The Ulster Farmers’ Union called on David Cameron to deliver measures to help the farming industry through tough times during face-to-face talks with the Prime Minister today.
UFU representatives and key members of the food industry met Mr Cameron at a dairy farm in Ballymena owned and run by the Johnston family.
UFU president Ian Marshall, said that with farming here going through tough times it was an opportunity to stress the importance of a successful farming industry to underpin the food industry in Northern Ireland.
“It’s easy for politicians to take farming for granted – but it is a vital part of the UK economy, and that is even more so in Northern Ireland, he said.
The Prime Minister’s visit was part of his campaign to secure a ‘yes’ vote in the EU referendum in June.
The UFU’s position is ‘no compelling case’ has yet been made by Brexit supporters that farming here would fare better outside the EU – although it has stressed it will not be advising its 12,000 members and their families how they should vote.
Mr Marshall said the UFU message was that farmers delivered an affordable, secure food supply and the environment people wanted. “In the heat of the Brexit debate it is easy to get hung up on EU subsidies, which are vital for farmers. But behind that is an industry that makes a huge contribution to the UK economy and shapes our countryside. I always welcome the opportunity to put that message across to politicians – and our meeting with David Cameron was no exception.”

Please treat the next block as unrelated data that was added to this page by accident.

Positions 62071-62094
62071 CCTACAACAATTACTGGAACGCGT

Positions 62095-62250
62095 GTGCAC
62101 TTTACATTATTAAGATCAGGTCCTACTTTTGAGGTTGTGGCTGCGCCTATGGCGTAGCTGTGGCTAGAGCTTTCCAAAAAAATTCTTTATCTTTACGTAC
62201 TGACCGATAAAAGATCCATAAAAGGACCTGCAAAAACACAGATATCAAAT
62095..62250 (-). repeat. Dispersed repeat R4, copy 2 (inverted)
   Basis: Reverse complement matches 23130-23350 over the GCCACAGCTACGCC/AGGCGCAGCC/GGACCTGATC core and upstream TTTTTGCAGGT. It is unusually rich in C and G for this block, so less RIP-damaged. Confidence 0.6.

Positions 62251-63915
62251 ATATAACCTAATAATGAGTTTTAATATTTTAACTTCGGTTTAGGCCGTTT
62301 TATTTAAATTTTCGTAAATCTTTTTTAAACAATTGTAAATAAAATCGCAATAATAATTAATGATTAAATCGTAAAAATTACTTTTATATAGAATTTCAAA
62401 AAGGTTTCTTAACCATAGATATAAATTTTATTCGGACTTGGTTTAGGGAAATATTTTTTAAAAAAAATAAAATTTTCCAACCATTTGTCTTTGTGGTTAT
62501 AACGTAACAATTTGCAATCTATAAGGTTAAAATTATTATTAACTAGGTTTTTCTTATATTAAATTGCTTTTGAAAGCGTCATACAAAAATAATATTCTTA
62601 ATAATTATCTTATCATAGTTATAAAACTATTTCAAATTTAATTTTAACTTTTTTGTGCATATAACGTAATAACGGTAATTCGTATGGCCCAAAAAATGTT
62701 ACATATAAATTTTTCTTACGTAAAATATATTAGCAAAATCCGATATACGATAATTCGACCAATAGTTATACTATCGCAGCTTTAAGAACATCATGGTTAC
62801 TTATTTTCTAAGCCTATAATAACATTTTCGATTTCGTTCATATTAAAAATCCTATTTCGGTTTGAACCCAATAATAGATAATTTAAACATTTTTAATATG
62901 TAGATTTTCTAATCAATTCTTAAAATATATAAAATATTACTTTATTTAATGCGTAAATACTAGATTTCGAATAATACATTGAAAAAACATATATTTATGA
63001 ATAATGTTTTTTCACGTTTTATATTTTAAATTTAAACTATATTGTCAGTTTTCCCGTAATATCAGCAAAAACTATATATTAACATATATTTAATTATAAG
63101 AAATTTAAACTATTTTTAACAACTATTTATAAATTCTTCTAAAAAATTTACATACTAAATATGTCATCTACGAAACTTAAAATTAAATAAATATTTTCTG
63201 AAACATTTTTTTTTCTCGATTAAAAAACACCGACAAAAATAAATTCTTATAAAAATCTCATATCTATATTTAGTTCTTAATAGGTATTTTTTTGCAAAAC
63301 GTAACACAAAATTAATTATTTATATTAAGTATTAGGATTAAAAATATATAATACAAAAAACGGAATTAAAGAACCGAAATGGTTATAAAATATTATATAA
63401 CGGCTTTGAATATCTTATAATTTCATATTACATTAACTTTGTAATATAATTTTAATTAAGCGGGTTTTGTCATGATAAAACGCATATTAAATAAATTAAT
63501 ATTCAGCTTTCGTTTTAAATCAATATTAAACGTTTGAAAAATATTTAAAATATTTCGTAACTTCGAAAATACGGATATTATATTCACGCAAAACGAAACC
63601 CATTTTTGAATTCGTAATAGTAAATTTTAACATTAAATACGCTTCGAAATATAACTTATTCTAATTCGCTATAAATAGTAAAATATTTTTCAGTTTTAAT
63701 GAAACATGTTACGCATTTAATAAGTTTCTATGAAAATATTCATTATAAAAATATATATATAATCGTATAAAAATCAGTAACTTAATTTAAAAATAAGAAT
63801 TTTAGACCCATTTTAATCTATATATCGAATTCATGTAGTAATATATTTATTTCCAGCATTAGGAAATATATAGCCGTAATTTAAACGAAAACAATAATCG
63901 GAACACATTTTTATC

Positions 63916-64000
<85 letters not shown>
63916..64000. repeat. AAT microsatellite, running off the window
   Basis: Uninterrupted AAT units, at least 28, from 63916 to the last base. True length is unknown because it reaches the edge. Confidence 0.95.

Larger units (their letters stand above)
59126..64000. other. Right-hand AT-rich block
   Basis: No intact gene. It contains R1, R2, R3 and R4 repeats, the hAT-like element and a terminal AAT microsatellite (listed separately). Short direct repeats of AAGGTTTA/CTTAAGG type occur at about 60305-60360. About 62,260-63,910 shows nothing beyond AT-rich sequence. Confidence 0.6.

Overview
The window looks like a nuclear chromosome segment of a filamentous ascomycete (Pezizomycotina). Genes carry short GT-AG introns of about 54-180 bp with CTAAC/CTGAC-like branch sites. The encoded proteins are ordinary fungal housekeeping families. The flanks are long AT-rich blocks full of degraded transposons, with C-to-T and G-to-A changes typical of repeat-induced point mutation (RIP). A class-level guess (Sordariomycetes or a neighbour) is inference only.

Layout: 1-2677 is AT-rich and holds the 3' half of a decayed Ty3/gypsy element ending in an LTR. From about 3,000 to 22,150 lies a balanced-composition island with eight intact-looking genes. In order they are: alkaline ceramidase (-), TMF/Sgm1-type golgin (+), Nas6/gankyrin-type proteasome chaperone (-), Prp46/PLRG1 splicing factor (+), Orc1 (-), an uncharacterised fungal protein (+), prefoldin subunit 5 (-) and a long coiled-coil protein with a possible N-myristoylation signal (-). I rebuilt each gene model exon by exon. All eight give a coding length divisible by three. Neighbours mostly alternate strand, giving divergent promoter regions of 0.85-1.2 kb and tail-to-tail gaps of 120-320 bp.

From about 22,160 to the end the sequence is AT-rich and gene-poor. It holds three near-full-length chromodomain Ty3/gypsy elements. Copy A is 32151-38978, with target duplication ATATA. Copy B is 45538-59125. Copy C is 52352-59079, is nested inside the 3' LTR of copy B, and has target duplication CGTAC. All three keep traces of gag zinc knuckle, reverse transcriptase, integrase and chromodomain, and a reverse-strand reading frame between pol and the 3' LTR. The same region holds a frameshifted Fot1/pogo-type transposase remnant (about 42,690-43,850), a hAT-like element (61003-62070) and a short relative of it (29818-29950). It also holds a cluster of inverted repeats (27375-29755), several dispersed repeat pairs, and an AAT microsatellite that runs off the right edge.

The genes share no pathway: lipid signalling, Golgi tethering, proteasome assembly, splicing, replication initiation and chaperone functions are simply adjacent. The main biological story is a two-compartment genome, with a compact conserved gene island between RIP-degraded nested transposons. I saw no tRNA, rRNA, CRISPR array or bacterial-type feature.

With farm incomes here at crisis levels the UFU urged the prime minister to commit to a drive to simplify the CAP and make it more effective if he is successful in his drive to keep the UK in the European Union. “We also underlined that farming could deliver jobs and growth for the local economy – but this depends on ways being found to introduce more fairness to the food supply chain. We all are all part of this chain from farm to supermarket shelf, but some of the players along it do a lot better than farmers,” added Mr Marshall.
Other issues raised included future export opportunities, supply chain issues, trade negotiations, farm support and the future of family farming in Northern Ireland.